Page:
Study found common drug may reduce obesity, fatty liver, heart disease

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Obesity is a major health challenge worldwide, associated with an increased risk of various diseases.

Despite its prevalence, there are currently no effective pills for treating severe obesity.

However, recent research at Johns Hopkins Medicine has uncovered a potential breakthrough using a drug initially developed for other serious conditions like Alzheimer’s disease, schizophrenia, and sickle cell disease.

This drug, which targets an enzyme called PDE9, was found to not only reduce obesity and fatty liver but also to improve heart function in mice, all without requiring changes to diet or exercise habits.

This discovery builds on earlier findings by the same team from 2015, which showed that the PDE9 enzyme is active in the heart and contributes to heart disease when aggravated by high blood pressure.

PDE9 inhibitors are still in the experimental phase, meaning they are not yet available as a commercial drug. These inhibitors work similarly to well-known medications like Viagra, which blocks a related enzyme, PDE5, that also controls a cellular messenger called cyclic GMP.

In the study, the researchers explored whether inhibiting PDE9 could have broader health benefits, such as lowering high blood pressure, reducing high levels of blood sugar, cholesterol, and triglycerides, and cutting down excess body fat, particularly around the waist.

The specific inhibitor used in the mouse study, known as PF-04447943, was initially developed by Pfizer Inc. for Alzheimer’s disease but was abandoned for this purpose after clinical trials.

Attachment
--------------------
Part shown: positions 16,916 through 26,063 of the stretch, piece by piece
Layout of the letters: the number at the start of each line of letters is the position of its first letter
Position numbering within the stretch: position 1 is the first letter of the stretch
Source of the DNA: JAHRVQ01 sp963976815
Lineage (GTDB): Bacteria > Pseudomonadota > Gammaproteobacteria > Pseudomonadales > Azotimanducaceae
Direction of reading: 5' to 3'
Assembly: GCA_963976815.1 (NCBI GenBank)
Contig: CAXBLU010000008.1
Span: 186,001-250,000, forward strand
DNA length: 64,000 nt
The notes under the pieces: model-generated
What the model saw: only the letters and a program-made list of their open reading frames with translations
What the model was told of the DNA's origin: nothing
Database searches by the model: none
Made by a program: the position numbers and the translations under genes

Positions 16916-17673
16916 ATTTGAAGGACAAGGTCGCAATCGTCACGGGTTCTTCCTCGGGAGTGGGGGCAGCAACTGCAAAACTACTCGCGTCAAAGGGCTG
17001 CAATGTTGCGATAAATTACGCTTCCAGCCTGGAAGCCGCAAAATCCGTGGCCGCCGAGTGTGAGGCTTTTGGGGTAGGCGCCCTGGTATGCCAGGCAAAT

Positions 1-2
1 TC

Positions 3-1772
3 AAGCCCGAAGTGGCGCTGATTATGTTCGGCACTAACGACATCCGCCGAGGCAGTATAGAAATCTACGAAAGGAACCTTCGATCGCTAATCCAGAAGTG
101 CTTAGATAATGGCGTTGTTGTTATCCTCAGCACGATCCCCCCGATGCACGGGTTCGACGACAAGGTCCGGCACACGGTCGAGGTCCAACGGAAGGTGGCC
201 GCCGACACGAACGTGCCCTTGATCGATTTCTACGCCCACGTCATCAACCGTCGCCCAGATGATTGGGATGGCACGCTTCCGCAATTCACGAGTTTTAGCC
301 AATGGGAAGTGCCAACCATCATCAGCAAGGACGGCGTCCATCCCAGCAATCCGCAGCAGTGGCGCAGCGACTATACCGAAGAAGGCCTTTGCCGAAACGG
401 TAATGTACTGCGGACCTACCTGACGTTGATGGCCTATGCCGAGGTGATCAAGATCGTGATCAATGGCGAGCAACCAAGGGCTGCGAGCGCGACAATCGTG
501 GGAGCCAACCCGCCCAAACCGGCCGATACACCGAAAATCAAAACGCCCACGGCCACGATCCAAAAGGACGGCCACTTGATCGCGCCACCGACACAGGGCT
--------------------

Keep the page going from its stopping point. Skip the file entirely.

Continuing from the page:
It was, however, found to be well-tolerated by over 100 people in those trials without causing serious side effects. Now, a different PDE9 inhibitor is under testing for treating human heart failure.

Given the staggering statistics from the U.S. Centers for Disease Control and Prevention, which report over 40% of U.S. residents are obese, and 43% of American women over 60 are considered obese, the implications of this research could be profound.

If the effects observed in mice can be replicated in humans, it might mean that a person weighing 250 pounds could potentially lose about 50 pounds using an oral PDE9 inhibitor, without altering their eating or physical activity patterns.

This study, led by David Kass and published in the Journal of Clinical Investigation, opens up exciting possibilities for managing obesity more effectively. It suggests a future where managing weight could become more accessible without the need for drastic lifestyle changes.

In the meantime, the study also touches on the broader discourse around obesity and weight management, challenging the notion that overeating is the primary driver of obesity.

Further research and testing are needed to confirm these findings in humans and to ensure the safety and effectiveness of PDE9 inhibitors as a treatment option for obesity and related metabolic conditions.

If successful, this could pave the way for a revolutionary treatment in the battle against obesity, offering hope to millions struggling with weight issues worldwide.

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